Monday, December 13, 2010


[Some time ago I became aware of this product. It recently received FDA approval. See KSL article, PRWeb and Deseret News]

In This Journey, Every Sunday Is Moving Day


Real estate stories, of claustrophobic kitchens, tyrannical landlords and rodent-size roaches, are a New York rite of passage. Stories of misery, unexpected good fortune or strange living arrangements — surely every New Yorker has one.

Send Your Parents a Tech Support Care Package


Sunday, December 12, 2010

Assembling the Global Baby

With an international network of surrogate mothers and egg and sperm donors, a new industry is emerging to produce children on the cheap and outside the reach of restrictive laws.
Wall Street Journal

In a hospital room on the Greek island of Crete with views of a sapphire sea lapping at ancient fortress walls, a Bulgarian woman plans to deliver a baby whose biological mother is an anonymous European egg donor, whose father is Italian, and whose birth is being orchestrated from Los Angeles.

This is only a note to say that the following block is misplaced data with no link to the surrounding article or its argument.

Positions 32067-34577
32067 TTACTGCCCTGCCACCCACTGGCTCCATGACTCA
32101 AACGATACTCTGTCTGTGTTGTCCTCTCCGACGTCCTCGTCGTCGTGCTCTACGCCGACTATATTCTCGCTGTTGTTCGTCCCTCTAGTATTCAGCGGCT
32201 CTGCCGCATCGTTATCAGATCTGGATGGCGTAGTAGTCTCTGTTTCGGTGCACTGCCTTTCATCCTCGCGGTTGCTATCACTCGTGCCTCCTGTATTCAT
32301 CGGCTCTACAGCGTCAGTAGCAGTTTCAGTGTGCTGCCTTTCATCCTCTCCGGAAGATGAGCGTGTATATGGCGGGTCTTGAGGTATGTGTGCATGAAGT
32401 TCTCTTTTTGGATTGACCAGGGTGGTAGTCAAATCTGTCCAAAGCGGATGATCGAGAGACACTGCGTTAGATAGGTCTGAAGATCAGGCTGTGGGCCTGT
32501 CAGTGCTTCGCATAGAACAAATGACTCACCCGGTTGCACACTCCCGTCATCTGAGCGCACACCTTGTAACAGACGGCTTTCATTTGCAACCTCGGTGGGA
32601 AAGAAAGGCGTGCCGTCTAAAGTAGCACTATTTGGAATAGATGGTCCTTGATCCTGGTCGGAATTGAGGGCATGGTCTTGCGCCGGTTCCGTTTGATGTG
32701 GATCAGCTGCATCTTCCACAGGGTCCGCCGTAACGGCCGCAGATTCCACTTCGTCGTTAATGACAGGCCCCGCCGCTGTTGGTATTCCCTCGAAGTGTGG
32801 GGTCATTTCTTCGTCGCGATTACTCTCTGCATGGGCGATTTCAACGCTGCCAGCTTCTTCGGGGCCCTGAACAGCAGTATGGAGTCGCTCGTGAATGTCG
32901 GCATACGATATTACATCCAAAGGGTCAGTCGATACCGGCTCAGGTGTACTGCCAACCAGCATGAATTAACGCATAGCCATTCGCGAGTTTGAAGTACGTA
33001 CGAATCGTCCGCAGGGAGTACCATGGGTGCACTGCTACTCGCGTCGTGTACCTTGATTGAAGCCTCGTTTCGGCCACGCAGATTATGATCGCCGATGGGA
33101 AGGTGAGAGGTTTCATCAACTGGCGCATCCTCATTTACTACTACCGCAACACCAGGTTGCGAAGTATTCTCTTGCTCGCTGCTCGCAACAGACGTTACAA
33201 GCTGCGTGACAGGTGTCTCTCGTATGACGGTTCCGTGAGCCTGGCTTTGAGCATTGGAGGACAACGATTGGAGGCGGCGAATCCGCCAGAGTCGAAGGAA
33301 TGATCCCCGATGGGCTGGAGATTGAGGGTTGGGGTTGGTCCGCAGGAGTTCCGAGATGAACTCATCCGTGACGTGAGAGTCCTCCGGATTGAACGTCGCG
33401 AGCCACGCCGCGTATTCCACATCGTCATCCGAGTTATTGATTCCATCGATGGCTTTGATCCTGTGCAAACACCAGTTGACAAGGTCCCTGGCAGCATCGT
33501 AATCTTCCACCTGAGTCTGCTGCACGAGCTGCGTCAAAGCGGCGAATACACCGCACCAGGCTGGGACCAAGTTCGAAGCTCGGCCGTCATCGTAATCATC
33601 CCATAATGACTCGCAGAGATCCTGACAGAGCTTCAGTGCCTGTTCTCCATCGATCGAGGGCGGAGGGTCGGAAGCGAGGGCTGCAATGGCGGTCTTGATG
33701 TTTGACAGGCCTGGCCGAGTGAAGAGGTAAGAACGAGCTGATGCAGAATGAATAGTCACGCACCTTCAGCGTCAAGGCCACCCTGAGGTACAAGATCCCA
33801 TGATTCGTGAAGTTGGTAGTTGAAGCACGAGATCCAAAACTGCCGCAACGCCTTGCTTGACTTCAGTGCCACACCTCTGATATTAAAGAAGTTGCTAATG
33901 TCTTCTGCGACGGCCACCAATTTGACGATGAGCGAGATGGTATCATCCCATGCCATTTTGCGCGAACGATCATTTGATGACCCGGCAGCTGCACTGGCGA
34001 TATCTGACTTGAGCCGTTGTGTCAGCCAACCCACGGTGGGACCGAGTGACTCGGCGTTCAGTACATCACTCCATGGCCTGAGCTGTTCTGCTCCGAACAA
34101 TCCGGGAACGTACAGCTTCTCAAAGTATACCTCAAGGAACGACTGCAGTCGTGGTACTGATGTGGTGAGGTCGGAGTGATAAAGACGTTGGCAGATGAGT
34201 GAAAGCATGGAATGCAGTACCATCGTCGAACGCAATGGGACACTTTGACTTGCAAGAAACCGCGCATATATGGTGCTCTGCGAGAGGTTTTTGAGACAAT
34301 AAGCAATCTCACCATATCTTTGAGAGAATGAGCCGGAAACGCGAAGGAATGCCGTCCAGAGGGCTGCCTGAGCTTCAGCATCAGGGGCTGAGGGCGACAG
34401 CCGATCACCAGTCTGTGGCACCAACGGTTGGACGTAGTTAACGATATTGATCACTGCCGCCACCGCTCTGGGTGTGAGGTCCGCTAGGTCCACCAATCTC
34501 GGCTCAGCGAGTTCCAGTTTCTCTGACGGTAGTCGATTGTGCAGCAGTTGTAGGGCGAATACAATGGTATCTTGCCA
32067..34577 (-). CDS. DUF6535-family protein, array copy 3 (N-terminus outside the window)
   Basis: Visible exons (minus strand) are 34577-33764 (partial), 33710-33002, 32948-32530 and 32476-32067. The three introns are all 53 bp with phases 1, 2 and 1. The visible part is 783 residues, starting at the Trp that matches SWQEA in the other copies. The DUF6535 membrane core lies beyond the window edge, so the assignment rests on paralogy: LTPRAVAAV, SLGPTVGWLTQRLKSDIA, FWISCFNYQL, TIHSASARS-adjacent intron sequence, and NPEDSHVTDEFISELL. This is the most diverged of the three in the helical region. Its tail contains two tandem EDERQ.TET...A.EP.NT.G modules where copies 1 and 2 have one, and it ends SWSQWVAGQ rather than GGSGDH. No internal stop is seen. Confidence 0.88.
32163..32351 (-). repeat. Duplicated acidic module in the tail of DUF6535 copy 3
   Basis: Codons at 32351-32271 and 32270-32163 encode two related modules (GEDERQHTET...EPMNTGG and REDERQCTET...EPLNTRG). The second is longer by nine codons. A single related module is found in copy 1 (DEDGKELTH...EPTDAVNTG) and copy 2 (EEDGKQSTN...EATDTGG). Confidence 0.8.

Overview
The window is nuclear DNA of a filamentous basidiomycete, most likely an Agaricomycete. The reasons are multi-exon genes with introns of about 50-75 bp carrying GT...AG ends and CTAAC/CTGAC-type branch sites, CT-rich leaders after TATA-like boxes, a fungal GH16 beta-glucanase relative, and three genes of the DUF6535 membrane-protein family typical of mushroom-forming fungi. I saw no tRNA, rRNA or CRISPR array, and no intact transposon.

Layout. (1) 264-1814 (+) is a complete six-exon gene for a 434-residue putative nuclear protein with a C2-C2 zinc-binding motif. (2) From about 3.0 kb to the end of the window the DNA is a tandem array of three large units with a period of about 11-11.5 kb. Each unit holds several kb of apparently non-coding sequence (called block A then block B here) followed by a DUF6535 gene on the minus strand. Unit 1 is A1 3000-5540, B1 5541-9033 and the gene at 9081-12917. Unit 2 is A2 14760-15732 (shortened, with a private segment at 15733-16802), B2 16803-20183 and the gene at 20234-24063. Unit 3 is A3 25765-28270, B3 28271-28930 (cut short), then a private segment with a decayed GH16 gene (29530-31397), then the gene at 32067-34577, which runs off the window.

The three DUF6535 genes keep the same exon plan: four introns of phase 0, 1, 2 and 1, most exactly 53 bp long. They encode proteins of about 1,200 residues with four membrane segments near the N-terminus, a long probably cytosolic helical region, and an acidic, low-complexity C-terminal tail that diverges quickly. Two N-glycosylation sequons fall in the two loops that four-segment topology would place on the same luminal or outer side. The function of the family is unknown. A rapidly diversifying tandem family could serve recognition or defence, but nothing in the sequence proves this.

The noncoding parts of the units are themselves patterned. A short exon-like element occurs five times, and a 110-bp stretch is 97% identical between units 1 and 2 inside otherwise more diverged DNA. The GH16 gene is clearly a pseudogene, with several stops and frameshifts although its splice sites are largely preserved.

The Man Who Said No to Hitler

His life was not in danger under the Nazis, but his soul was. He chose exile over a devil's bargain

Wall Street Journal

Adolf Busch, the greatest German violinist of the 20th century, is now known only to classical-record collectors who treasure the searchingly eloquent 78s that he cut with Rudolf Serkin, his son-in-law and recital partner, and the Busch Quartet, the ensemble that he led for three decades. But there is another reason to remember him, one that in the long run may well count for as much as the music that he made: Mr. Busch's name is at the very top of the short list of German musicians who refused to kowtow to Adolf Hitler. This latter aspect of his life is described in detail in Tully Potter's "Adolf Busch: The Life of a Honest Musician" (Toccata Press), the first full-length biography of the violinist ever to be published. It is at once a stirring tale and a disturbing one.